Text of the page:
Generic: cat's claw
an herbal product - treats Anti-inflammatory, Immune stimulant, Knee pain from osteoarthritis, Allergies, and Cancer
Interactions with Drugs
In theory, cat's claw may increase the risk of bleeding when taken with drugs that increase the risk of bleeding. Some examples include aspirin, anticoagulants ("blood thinners") such as warfarin (Coumadin®) or heparin, anti- platelet drugs such as clopidogrel (Plavix®), and non- steroidal anti- inflammatory drugs (NSAIDS) such as ibuprofen (Motrin®, Advil®) or naproxen (Naprosyn®, Aleve®).
In theory cat's claw may interfere with the way the body processes certain drugs using the liver's "cytochrome P450" enzyme system. As a result, the levels of these drugs may be increased in the blood, and may cause increased effects or potentially serious adverse reactions.
Because one component in cat's claw may alter the rhythm of the heart (for example, it may slow heartbeats) or lower blood pressure, cat's claw should be used cautiously by people who take drugs to treat irregular heart rhythms, such as amiodarone (Cordarone®) or digoxin (Lanoxin®), or drugs to lower blood pressure, such as verapamil (Calan®).
Because cat's claw is believed to affect the immune system, people taking immunosuppressants such as corticosteroids, drugs for rheumatologic diseases (rheumatoid arthritis, lupus, etc.), or drugs to prevent rejection of transplanted organs should consult a healthcare provider and pharmacist before using cat's claw. Examples of such drugs are azathioprine, cyclosporine, and prednisone.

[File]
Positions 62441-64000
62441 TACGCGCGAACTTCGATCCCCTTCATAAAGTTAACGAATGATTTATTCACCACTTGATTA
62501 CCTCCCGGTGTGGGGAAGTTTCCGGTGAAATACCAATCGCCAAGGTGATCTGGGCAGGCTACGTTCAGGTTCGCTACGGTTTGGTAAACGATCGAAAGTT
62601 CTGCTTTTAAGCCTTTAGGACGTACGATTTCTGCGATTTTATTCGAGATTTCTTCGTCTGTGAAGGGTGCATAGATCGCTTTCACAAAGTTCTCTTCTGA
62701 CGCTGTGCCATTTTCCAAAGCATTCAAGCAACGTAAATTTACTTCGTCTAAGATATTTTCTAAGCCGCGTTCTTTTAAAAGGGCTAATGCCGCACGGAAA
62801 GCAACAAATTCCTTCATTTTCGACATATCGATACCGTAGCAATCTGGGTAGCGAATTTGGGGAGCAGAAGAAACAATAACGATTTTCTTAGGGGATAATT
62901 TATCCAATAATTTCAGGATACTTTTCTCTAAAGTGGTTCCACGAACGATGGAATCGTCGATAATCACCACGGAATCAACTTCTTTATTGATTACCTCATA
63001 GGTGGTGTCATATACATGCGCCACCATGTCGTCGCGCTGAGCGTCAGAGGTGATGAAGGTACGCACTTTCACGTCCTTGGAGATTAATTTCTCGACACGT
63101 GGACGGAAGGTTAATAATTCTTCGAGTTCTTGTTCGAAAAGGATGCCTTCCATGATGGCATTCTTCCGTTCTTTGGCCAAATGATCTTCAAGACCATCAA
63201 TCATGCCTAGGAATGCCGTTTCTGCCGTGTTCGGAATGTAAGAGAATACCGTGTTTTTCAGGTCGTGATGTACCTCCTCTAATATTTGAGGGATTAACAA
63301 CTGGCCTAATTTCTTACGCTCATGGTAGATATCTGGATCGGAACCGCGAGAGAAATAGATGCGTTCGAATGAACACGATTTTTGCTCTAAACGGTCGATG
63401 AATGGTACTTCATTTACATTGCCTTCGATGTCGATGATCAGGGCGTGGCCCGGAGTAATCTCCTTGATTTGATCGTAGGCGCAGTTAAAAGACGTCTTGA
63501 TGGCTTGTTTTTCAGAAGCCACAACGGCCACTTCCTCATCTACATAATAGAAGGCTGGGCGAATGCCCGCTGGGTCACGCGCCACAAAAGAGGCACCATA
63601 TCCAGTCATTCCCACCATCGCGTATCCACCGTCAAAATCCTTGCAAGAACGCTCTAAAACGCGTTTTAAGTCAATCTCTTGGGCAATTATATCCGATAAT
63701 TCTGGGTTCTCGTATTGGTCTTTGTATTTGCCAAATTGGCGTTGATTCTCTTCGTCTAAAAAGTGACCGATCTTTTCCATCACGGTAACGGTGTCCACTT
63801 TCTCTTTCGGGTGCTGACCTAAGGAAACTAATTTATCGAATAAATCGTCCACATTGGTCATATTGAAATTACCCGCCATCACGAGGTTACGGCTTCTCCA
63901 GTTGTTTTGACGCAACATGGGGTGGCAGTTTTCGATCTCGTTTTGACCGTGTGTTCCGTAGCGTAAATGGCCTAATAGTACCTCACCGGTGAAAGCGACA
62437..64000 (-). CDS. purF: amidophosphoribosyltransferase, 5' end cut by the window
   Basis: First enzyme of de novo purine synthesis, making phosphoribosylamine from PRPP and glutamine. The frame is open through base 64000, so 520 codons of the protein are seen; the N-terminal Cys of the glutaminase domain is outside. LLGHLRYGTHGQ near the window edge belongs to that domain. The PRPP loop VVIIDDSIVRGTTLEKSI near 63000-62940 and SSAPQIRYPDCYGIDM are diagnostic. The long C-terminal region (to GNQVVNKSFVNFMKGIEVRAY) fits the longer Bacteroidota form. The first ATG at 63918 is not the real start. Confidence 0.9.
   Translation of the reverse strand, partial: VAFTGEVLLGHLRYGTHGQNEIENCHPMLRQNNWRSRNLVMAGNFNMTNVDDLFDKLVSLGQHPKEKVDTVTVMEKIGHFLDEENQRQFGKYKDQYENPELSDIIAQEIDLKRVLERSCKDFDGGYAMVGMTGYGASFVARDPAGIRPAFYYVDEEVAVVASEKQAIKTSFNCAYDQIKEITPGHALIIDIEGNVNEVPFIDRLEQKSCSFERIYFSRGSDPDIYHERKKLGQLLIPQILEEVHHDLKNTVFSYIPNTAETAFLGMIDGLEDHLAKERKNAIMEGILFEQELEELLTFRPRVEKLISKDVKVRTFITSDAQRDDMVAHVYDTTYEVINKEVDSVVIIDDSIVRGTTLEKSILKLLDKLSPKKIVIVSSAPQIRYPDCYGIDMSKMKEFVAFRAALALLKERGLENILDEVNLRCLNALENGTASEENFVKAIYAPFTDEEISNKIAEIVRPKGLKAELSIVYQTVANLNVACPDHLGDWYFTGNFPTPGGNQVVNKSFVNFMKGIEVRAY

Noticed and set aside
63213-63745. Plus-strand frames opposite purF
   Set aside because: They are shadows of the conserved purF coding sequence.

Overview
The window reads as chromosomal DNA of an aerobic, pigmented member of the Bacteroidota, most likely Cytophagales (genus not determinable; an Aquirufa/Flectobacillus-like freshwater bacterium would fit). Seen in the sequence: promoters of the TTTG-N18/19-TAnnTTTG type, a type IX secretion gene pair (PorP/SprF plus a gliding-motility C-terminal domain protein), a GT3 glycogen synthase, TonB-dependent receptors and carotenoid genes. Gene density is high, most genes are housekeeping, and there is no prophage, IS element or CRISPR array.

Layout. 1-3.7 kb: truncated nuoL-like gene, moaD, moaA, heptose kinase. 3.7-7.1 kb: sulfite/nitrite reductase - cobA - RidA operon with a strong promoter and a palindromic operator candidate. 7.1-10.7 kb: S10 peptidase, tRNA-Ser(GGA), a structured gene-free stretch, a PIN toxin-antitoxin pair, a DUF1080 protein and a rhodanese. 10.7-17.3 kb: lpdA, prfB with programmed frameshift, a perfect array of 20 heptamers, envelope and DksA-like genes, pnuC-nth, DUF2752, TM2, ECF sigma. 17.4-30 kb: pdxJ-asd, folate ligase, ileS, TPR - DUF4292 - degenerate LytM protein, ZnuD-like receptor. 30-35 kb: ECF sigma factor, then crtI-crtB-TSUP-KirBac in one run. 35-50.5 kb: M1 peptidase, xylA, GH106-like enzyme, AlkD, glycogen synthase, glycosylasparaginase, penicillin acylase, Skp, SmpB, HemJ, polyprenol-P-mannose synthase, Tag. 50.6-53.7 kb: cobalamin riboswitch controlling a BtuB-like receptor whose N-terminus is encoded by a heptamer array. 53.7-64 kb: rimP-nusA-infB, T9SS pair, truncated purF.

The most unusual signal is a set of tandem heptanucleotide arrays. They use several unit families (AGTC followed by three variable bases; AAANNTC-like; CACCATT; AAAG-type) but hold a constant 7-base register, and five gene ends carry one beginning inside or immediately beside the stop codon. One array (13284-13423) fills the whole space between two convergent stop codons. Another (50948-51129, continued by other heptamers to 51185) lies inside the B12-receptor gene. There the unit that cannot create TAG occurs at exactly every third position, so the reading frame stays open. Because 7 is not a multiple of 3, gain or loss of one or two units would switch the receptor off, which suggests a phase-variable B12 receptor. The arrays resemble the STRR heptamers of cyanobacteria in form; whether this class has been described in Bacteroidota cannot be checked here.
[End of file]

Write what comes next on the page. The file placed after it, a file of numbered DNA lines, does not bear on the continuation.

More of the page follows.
Cat's claw may interact with hormonal agents, cholesterol- lowering agents, diuretics, and agents that affect the kidneys.
Although not well studied in humans, cat's claw may interact with drugs that increase sensitivity to light, analgesics, anesthetics, antibiotics, antihistamines, anti inflammatory agents, and antiviral agents. Cat's claw may also interact with drugs used to treat cancer.
Interactions with Herbs and Supplements
Very few interactions between cat's claw and herbs or supplements have been reported. In theory, cat's claw may interfere with the way the body processes certain herbs or supplements using the liver's "cytochrome P450" enzyme system. As a result, the levels of other herbs or supplements may become too high in the blood. It may also alter the effects that other herbs or supplements possibly have on the P450 system.
It is possible that cat's claw may lower blood pressure. Additive effects may be seen with black cohosh, curcumin, or ginger for example.
Cat's claw may alter the rhythm of heartbeats. As a result, cat's claw should be used carefully if also taken with other herbs that affect the heart, such as foxglove/ digitalis.
In theory cat's claw may increase the risk of bleeding when taken with herbs and supplements that are believed to increase the risk of bleeding. Multiple cases of bleeding have been reported with the use of Ginkgo biloba, and fewer cases with garlic and saw palmetto. Numerous other agents may theoretically increase the risk of bleeding, although this has not been proven in most cases.
Cat's claw may decrease estrogen levels and therefore, the effects of other agents believed to have estrogen- like properties may be altered.
Cat's claw may decrease the effectiveness of iron supplements and interact with cholesterol- lowering herbs and supplements, diuretics, mushrooms, or herbs that affect the kidneys.
Although not well studied in humans, cat's claw may interact with herbs or supplements that increase sensitivity to light. Other potential interactions are with pain- relievers, anesthetics, antibiotics, antihistamines, anti- inflammatory agents, antioxidant, and antiviral agents. Cat's claw may also interact with herbs used to treat cancer.